OPINION: For Georgia lawmaker fighting overdoses, they’re all her kids

200225-Atlanta-Rep. Sharon Cooper (R-Marietta) chairs the House Health and Human Services committee before presenting her senior care bill and answers questions Tuesday afternoon February 25, 2020.  BenGray.com / Special

Credit: BEN GRAY / AJC

Credit: BEN GRAY / AJC

200225-Atlanta-Rep. Sharon Cooper (R-Marietta) chairs the House Health and Human Services committee before presenting her senior care bill and answers questions Tuesday afternoon February 25, 2020. BenGray.com / Special

State Rep. Sharon Cooper still remembers sitting in the den of her East Cobb home on a Sunday afternoon a decade ago to meet with a group of grieving parents. They had all lost their children to drug overdoses and were asking her to help change Georgia’s laws to save other people’s children from the same fate.

“They brought pictures, framed pictures of their children, and talked about how they died,” the veteran Republican lawmaker said during an interview in her state Capitol office this week. “They had all gotten into trouble being with friends. And when they got into trouble, everybody absconded and left them alone.” Afraid of getting into trouble themselves if they called for help, Cooper explained, nobody did.

Within two days, Cooper and her staff had written the state’s “Good Samaritan” law, which protects people from prosecution if they called police to report an overdose and stay until help arrives.

A former pediatric nursing professor who went on to become the top Republican in the state House overseeing health care policy, Cooper now chairs the House Public Health Committee, where she’s still pushing her colleagues to pass legislation on once-taboo topics, including drug overdose prevention.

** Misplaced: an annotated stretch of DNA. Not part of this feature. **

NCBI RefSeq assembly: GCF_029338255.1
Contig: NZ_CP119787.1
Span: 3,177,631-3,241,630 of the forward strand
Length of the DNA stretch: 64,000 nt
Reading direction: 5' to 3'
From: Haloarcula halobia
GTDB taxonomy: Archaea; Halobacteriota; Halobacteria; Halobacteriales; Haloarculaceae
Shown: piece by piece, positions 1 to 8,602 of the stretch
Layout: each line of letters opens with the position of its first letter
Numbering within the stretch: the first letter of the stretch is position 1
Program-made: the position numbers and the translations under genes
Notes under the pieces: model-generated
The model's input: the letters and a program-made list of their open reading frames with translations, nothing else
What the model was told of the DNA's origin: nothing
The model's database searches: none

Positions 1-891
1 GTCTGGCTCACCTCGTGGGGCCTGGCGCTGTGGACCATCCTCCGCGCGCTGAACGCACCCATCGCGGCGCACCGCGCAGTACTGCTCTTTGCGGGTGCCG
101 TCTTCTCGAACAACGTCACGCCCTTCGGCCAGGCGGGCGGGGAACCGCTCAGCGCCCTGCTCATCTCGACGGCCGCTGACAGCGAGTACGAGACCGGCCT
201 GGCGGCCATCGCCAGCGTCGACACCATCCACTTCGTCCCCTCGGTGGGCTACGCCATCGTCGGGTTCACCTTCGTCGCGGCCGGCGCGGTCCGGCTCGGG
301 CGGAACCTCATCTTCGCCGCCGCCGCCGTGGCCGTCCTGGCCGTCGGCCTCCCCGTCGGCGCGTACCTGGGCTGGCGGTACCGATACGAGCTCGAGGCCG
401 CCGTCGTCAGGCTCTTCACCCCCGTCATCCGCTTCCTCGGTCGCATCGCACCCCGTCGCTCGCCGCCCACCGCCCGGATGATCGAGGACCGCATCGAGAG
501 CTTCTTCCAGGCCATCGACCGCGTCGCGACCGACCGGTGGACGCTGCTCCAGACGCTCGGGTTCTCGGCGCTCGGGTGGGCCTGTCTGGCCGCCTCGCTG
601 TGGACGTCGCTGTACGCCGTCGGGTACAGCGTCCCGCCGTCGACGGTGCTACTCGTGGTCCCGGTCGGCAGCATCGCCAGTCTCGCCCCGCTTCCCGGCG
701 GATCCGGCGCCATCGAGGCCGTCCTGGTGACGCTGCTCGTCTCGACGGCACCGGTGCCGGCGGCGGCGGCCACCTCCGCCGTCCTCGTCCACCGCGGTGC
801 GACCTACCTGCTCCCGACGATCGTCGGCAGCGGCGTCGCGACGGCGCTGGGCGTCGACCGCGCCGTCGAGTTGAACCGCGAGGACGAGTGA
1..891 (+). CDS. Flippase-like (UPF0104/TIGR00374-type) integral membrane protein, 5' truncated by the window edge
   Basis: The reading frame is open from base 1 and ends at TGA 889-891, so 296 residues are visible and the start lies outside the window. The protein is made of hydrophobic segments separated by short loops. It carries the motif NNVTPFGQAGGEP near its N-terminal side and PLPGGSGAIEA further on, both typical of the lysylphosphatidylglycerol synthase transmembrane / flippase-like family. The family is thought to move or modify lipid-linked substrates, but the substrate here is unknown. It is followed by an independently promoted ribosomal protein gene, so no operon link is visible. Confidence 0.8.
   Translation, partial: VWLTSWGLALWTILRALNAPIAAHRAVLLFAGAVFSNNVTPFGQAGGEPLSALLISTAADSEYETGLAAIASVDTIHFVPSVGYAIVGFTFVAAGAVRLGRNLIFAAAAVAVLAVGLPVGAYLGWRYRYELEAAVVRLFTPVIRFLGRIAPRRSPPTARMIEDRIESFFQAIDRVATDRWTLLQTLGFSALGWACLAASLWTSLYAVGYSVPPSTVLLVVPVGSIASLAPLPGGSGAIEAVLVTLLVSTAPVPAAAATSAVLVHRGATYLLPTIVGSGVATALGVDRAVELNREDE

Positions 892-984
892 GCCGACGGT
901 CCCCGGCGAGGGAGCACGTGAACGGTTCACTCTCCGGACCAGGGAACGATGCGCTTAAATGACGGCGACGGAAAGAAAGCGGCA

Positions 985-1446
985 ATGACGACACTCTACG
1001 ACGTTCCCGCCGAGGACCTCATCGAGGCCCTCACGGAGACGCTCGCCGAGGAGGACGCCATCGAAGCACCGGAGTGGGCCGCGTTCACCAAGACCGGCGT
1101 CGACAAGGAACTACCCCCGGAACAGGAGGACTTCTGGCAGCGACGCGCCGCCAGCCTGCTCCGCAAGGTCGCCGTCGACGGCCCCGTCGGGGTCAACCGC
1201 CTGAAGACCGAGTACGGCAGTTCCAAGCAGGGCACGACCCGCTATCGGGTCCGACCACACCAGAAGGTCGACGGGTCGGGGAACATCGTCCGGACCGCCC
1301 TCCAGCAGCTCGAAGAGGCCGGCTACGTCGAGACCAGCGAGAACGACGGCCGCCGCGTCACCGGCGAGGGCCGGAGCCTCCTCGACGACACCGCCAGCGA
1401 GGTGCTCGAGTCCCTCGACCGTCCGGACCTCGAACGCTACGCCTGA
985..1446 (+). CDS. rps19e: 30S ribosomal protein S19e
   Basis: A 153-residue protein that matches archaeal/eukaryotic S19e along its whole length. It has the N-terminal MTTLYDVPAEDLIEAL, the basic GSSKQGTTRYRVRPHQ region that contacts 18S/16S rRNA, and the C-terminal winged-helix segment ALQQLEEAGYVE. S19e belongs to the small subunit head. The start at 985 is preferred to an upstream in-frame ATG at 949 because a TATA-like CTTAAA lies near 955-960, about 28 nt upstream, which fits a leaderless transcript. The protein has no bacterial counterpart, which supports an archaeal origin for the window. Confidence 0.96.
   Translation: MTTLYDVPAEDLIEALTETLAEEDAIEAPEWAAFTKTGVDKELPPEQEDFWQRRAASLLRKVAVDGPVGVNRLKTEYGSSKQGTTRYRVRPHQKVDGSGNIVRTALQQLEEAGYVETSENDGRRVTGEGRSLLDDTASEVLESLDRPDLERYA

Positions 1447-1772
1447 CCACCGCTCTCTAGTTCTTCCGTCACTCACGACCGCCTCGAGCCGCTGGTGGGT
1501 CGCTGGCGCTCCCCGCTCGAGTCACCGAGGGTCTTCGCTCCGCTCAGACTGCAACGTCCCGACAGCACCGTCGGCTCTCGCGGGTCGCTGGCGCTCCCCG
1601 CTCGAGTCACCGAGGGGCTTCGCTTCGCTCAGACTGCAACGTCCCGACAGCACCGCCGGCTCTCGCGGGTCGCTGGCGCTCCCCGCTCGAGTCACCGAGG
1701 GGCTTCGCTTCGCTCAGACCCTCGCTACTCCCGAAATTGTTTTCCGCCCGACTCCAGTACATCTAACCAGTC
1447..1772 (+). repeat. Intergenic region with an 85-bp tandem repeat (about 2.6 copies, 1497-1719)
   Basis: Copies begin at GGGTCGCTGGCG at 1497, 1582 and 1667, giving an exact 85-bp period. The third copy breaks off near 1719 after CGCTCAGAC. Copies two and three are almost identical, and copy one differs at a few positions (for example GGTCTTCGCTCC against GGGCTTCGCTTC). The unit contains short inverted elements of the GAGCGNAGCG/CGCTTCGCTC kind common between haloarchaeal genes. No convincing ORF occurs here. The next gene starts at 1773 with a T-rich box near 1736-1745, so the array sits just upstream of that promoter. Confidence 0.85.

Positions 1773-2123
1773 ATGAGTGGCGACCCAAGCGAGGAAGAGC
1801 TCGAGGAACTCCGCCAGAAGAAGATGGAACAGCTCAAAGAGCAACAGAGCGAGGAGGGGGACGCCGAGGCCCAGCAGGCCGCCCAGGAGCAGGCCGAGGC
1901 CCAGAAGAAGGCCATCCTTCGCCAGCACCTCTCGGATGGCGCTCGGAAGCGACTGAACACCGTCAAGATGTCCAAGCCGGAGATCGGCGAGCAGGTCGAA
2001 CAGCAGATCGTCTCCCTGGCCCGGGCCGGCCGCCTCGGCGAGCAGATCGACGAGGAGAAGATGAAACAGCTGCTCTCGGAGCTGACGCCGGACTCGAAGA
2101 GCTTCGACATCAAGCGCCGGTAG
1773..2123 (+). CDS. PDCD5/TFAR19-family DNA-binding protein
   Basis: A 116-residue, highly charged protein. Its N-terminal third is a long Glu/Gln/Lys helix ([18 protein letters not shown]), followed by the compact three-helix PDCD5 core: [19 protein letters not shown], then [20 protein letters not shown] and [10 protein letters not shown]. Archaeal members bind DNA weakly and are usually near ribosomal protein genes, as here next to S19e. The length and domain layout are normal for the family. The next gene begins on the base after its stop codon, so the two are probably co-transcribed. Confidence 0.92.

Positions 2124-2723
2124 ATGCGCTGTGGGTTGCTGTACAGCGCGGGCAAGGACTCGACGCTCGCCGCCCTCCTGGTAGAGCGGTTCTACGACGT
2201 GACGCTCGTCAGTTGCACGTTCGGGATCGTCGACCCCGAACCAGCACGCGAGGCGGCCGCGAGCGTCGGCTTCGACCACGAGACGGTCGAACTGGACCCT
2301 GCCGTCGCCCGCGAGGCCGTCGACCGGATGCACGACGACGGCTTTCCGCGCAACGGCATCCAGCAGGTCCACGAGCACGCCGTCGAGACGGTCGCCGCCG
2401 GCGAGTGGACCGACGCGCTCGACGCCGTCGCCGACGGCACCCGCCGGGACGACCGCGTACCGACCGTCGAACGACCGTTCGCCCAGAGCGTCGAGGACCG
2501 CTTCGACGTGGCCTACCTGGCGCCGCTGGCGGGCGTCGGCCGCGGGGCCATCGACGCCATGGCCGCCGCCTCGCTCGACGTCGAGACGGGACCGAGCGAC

“I still hear, ‘Well, aren’t you encouraging drug use?’” she said. “Maybe, but at least if you’re alive, there’s a chance of getting you off drugs. If you’re dead, there’s no hope. One life saved is worth taking that chance.”

Justin Leef was a former intern in Cooper’s office when he introduced her to the families of overdose victims 10 years ago. One of those victims had been his best friend from high school.

“When she met with them, she took notes, remembered all their names, and talked to each parent individually,” he said. “She just was like a parent. She was like a grandparent, and she was visibly upset.”

After deciding to draft a bill, he said her instruction to legislative staff was, “I want this to be flawless.”

After passing the Good Samaritan bill, Cooper then worked to make Narcan, an opioid-reversal drug, available over the counter without a prescription.

Her latest bill, HB 1035, passed the state House last week and would make naloxone, the generic form of Narcan, more easily available through vending machines, including on college campuses. Advocates also asked that the law be changed to counter the increasingly lethal and long-lasting opioids that are flooding the United States, especially those illegally laced with fentanyl.

The vending machine bill came through a request from Emory Healthcare, which already provides naloxone at no cost through a vending machine at the Emory Addiction Center. The Cooper bill is meant to make that possible in more places across the state.